You can see beautiful symmetric patterns when you look into a kaleidoscope. A traditional kaleidoscope uses mirrors to create reflected images, but in this tutorial, you’ll make your own “kaleidoscope” by rotating a picture and then animating the result.
You can drag or paste pictures into Sketchpad and then use them as part of your mathematical investigations.
Open a new sketch and choose Help | Picture Gallery.
Find a picture that interests you. Drag and drop the picture into your sketch—click the picture, drag it into your sketch, and release.
Another method is to right-click (or Control-click) the picture and choose Copy Image in the pop-up menu. Then click your sketch to make it active and choose Edit | Paste Picture.
Experiment with resizing your picture by dragging the corners. Also try dragging the corners as you hold the Shift key.
To build a kaleidoscope, you’ll first construct two concentric circles, with a moveable point on each one.
Construct a circle. Then construct a second, larger circle with the same center by first clicking the existing center (the point will be highlighted).
Construct a point on each circle. Make sure the circle is highlighted when you click.
Use the drag test to verify that your new points stay on the circles. If not, use Edit | Undo and try again.
The new points are defined to be on the circles, which means that each circle defines the path its point can move along.
Label the center A, the two radius points B and C, and the two points on the circles D and E. You can double-click a label to change it.
Now you’ll add the picture to your kaleidoscope so that opposite corners of the picture are attached to the points on the circles. Then you’ll rotate your picture several times to make multiple copies of the picture.
Click in empty space to deselect everything. Then select your picture and choose Edit | Copy.
Click in empty space to deselect everything. Then select points D and E and choose Edit | Paste Picture. Opposite corners of the picture are now attached to the two points.
Drag each point one at a time to explore the effect it has on your model.
Select point A and choose Transform | Mark Center.
Select the picture attached to the points and choose Transform | Rotate. In the dialog box, enter 60 for the angle, and then click Rotate.
If you kept rotating by 60°, how many pictures would the kaleidoscope contain before the pictures overlap?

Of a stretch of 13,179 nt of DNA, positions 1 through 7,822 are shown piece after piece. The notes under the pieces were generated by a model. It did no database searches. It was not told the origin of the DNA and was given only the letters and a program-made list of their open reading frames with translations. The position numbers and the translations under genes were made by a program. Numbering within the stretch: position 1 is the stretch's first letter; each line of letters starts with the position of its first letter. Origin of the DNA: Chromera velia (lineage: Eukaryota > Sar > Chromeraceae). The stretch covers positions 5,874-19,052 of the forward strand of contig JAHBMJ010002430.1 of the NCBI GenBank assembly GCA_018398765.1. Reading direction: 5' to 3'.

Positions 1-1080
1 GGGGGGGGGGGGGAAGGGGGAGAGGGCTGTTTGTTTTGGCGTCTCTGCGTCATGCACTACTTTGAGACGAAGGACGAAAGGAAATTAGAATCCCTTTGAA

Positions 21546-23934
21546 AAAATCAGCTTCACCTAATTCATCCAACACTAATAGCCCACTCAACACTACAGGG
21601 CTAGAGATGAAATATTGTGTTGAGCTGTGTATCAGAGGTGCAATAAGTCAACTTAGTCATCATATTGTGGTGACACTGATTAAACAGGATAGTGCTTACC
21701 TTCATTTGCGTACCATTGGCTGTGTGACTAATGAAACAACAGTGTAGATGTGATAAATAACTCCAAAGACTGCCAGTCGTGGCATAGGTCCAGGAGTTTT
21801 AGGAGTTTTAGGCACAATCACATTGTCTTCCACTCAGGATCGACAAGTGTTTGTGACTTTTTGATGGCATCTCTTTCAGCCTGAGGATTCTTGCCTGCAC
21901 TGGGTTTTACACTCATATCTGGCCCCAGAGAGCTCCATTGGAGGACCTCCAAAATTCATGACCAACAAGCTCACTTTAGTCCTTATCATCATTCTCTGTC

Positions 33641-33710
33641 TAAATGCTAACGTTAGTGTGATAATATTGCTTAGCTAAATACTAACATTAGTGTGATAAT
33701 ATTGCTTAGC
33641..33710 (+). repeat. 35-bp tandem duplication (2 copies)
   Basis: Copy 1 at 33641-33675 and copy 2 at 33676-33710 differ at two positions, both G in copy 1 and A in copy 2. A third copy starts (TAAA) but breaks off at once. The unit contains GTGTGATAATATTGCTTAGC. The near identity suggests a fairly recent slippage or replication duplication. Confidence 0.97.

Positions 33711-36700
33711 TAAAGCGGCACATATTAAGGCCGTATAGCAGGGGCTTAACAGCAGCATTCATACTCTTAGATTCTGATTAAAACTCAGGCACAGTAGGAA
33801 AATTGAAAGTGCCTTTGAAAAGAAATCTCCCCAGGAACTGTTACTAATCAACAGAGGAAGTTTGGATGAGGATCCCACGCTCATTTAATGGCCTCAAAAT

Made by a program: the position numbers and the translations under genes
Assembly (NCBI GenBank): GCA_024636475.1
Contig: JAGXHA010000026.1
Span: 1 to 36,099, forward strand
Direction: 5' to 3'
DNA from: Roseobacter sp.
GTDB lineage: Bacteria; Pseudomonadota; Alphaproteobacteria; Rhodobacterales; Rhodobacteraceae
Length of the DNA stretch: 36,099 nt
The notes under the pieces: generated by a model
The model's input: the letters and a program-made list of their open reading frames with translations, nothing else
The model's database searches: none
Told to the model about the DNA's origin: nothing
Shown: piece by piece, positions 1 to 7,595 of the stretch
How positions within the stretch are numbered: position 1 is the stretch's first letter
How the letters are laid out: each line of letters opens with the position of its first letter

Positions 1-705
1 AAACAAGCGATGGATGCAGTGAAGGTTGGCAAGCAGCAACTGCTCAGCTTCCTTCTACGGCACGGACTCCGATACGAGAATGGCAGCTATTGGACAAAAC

With the new picture still selected, rotate it by 60° as well. Rotate each new image by 60° until you have six pictures.
Now that your kaleidoscope is complete, it’s time to set it in motion! Sketchpad allows you to animate your constructions, maintaining all of the mathematical relationships that you built into your model.
Click in empty space to deselect everything. Select points D and E and choose Display | Animate Points.
On the Motion Controller, click the arrow buttons to change the speed of your kaleidoscope and press Pause () to temporarily stop motion. (If you press Stop and drag parts of your model, points D and E will no longer be active targets and will need to be selected again.)
Change the look of your kaleidoscope by dragging any of the points in your model. Press Pause again to set the kaleidoscope back in motion.
Press Pause to stop the motion. Select all the circles and points and choose Display | Hide Objects. (To see the hidden objects again at any time, choose Display | Show All Hidden.)
Open the Picture Gallery again and find another picture that interests you. Drag and drop (or copy and paste) the picture into a blank area of your sketch.
Select the new picture and choose Edit | Copy.
Select one of the original pictures in your kaleidoscope and choose Edit | Paste Replacement Picture. Every picture is replaced.
Press Pause to set your new kaleidoscope back in motion.
Explain how your kaleidoscope works. How do the speeds of the moving points compare? Why do the pictures become distorted?
Press Stop and close the Motion Controller.
You can make a button that will automatically animate your kaleidoscope, but first you need to unhide the points that drive the animation.
Choose Display | Show All Hidden. Click only on points D and E to deselect them, and then choose Display | Hide Objects.
Select points D and E, choose Edit | Action Buttons | Animation, and click OK in the dialog box that appears. An Animation button is created. Press the button set the kaleidoscope in motion. Press the button again to stop the animation.
Make a new kaleidoscope starting from scratch. This time, rotate your picture by either 30° or 45°. What other angles could you use?
If you have your own digital photograph or image available, drag or paste it into your sketch. Use this picture in your kaleidoscope.